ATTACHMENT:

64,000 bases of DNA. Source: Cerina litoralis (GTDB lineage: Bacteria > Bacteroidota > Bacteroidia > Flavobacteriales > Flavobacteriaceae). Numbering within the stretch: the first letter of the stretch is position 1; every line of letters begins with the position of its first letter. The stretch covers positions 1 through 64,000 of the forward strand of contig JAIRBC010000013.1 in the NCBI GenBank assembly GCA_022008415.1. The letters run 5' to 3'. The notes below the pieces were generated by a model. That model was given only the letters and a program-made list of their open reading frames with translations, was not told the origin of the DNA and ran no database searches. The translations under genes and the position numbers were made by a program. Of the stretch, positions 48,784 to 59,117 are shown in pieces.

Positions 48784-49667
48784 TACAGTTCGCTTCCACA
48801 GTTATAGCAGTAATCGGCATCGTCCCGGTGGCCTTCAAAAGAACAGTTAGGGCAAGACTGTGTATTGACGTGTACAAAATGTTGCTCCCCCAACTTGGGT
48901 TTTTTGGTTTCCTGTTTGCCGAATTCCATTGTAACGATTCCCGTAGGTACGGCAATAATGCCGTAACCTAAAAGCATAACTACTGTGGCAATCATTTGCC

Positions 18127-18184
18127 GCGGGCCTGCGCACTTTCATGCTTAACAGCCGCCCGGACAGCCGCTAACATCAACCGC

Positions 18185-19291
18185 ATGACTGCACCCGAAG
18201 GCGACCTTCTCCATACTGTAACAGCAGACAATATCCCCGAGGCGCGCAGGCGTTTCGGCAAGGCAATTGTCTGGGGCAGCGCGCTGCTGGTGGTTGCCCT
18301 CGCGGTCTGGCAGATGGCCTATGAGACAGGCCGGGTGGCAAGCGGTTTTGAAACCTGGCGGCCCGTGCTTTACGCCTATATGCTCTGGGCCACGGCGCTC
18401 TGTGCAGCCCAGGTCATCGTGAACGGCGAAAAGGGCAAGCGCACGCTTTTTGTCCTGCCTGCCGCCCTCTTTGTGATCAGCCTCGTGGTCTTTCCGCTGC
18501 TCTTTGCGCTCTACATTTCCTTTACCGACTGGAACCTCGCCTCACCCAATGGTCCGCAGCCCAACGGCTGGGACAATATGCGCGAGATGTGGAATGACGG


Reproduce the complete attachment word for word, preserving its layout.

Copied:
64,000 bases of DNA. Source: Cerina litoralis (GTDB lineage: Bacteria > Bacteroidota > Bacteroidia > Flavobacteriales > Flavobacteriaceae). Numbering within the stretch: the first letter of the stretch is position 1; every line of letters begins with the position of its first letter. The stretch covers positions 1 through 64,000 of the forward strand of contig JAIRBC010000013.1 in the NCBI GenBank assembly GCA_022008415.1. The letters run 5' to 3'. The notes below the pieces were generated by a model. That model was given only the letters and a program-made list of their open reading frames with translations, was not told the origin of the DNA and ran no database searches. The translations under genes and the position numbers were made by a program. Of the stretch, positions 48,784 to 59,117 are shown in pieces.

Positions 48784-49667
48784 TACAGTTCGCTTCCACA
48801 GTTATAGCAGTAATCGGCATCGTCCCGGTGGCCTTCAAAAGAACAGTTAGGGCAAGACTGTGTATTGACGTGTACAAAATGTTGCTCCCCCAACTTGGGT
48901 TTTTTGGTTTCCTGTTTGCCGAATTCCATTGTAACGATTCCCGTAGGTACGGCAATAATGCCGTAACCTAAAAGCATAACTACTGTGGCAATCATTTGCC

Positions 18127-18184
18127 GCGGGCCTGCGCACTTTCATGCTTAACAGCCGCCCGGACAGCCGCTAACATCAACCGC

Positions 18185-19291
18185 ATGACTGCACCCGAAG
18201 GCGACCTTCTCCATACTGTAACAGCAGACAATATCCCCGAGGCGCGCAGGCGTTTCGGCAAGGCAATTGTCTGGGGCAGCGCGCTGCTGGTGGTTGCCCT
18301 CGCGGTCTGGCAGATGGCCTATGAGACAGGCCGGGTGGCAAGCGGTTTTGAAACCTGGCGGCCCGTGCTTTACGCCTATATGCTCTGGGCCACGGCGCTC
18401 TGTGCAGCCCAGGTCATCGTGAACGGCGAAAAGGGCAAGCGCACGCTTTTTGTCCTGCCTGCCGCCCTCTTTGTGATCAGCCTCGTGGTCTTTCCGCTGC
18501 TCTTTGCGCTCTACATTTCCTTTACCGACTGGAACCTCGCCTCACCCAATGGTCCGCAGCCCAACGGCTGGGACAATATGCGCGAGATGTGGAATGACGG